Tag Archives: car

Crossing Into Mexico

IMG_8973The other weekend, on a surf trip with some friends, I drove into Mexico.  While I have been out of the country, I had never crossed the border by car before and I knew this would be an experience to remember.

My friend and I packed up our surfboards, food, and bags for two nights at a house in Primo Tapia, about 58K from the border.  We met up in Los Angeles with the others in our group and traveled down to San Diego where we regrouped to cross the border together.

I was surprised by how close the border was to San Diego. Within a few short minutes we read a sign that stated “Last exit for USA.” This was it. We were crossing. We quickly turned our phones’ roaming data and voice off and  put them on airplane mode. No out of the US charges for us!

We crossed under the Mexico sign and through some lanes and were immediately ushered into a little pull off to have our car checked. They asked if we had anything we wanted to tell them about and we said no, a little unsure of what would happen next. We were then asked to pop the trunk, which thinking about it now was quite comical considering we had 2 surfboards on our roof which prevented the trunk from opening more than 3 inches. Not much they could see looking in there. The lady gave it a brief try, said we were clear, and sent us on our way.

Our leader truck friends had gotten stopped to be checked as well and while we waited our other friends that had been waved through pulled over to join us. There was a little confusion in Spanish between the border attendants and their car, but eventually everyone was checked and cleared. Once everyone was good to go we all pulled out behind the truck and we were on our way.

A sharp turn to the right over a bridge and everything was completely different than where we had come from. We had made it, but it looked like we had driven straight into a very rundown city. With the border wall to our right we continued driving, taking a few more turns and watching the city change to small towns that seemed less rundown. You could still see shacks along the country mountainside but they were much more spread out and just looking to the other side of the toll road there were upscale buildings completely finished that made it feel more safe. However, often, right next to those beautifully magnificent expensive buildings were partially finished abandoned ones. It just looked like Mexico ran out of money trying to build them and didn’t care to find more.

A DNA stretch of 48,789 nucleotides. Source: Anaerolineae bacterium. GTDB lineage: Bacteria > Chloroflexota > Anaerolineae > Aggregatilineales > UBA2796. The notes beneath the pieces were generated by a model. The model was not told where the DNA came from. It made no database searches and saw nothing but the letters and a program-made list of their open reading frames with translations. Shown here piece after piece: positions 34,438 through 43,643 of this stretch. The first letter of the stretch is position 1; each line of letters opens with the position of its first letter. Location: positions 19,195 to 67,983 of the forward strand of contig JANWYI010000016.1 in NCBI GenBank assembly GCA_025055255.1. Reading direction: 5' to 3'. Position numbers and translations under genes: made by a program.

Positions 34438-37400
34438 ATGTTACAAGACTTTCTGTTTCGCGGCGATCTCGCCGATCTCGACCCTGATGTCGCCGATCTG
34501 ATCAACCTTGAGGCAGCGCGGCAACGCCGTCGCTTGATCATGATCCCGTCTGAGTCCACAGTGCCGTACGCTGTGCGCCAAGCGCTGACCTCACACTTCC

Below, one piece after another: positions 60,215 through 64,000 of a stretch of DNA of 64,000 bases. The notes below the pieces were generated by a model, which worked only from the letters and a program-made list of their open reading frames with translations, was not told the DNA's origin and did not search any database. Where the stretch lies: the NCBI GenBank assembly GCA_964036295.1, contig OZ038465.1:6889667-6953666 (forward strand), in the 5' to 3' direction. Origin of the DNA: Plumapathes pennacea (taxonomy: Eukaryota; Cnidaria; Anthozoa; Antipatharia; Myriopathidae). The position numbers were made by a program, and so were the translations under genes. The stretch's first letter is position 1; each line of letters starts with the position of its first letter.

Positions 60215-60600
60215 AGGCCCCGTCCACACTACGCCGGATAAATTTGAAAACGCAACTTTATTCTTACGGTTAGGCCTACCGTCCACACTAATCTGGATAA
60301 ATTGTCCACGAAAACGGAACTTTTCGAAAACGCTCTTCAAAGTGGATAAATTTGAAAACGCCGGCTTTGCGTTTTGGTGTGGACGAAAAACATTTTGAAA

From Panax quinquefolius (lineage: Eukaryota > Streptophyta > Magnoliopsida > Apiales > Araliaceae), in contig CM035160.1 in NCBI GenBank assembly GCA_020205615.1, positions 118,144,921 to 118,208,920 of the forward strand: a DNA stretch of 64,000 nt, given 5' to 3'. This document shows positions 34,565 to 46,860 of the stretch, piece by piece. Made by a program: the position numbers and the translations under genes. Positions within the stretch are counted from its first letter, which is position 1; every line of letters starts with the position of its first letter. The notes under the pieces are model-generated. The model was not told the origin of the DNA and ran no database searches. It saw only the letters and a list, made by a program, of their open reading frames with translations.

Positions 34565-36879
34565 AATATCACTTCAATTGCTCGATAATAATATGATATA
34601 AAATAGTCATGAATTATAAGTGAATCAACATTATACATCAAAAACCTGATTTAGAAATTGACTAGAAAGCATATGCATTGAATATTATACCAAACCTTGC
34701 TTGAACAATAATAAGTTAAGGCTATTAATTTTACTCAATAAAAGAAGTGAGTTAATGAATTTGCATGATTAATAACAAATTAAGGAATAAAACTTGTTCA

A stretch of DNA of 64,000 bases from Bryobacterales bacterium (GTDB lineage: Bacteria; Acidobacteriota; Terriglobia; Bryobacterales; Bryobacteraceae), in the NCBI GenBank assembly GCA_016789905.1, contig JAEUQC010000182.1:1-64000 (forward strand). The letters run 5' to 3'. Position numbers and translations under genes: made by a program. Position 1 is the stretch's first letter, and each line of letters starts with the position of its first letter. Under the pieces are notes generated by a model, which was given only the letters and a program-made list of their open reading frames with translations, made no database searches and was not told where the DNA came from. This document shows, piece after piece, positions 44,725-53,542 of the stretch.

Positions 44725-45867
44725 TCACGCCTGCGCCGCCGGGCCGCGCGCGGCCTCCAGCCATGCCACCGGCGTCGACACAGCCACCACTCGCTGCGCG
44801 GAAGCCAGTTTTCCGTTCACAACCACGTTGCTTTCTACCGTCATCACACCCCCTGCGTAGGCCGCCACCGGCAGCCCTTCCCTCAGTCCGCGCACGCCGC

The view of the ocean was amazing and we followed it all the way south to our exit. We joked about how keeping it on the right was the only way we would know we were going the correct way since we only had a little map which was not very descriptive. We pulled off an exit and it put us into a little town. Things got a little crazy driving thru town as it seems like Mexicans don’t really follow the same rules of the road as we do. They would back out into the street without looking and stop in the middle of the road for no reason, but we eventually made it to our little gated community safely.

We showed our ID, drove in and found our house. Within minutes we were unpacked, suited up, and down at the water’s edge for our first touch of the Mexican ocean and our first Mexican surf session!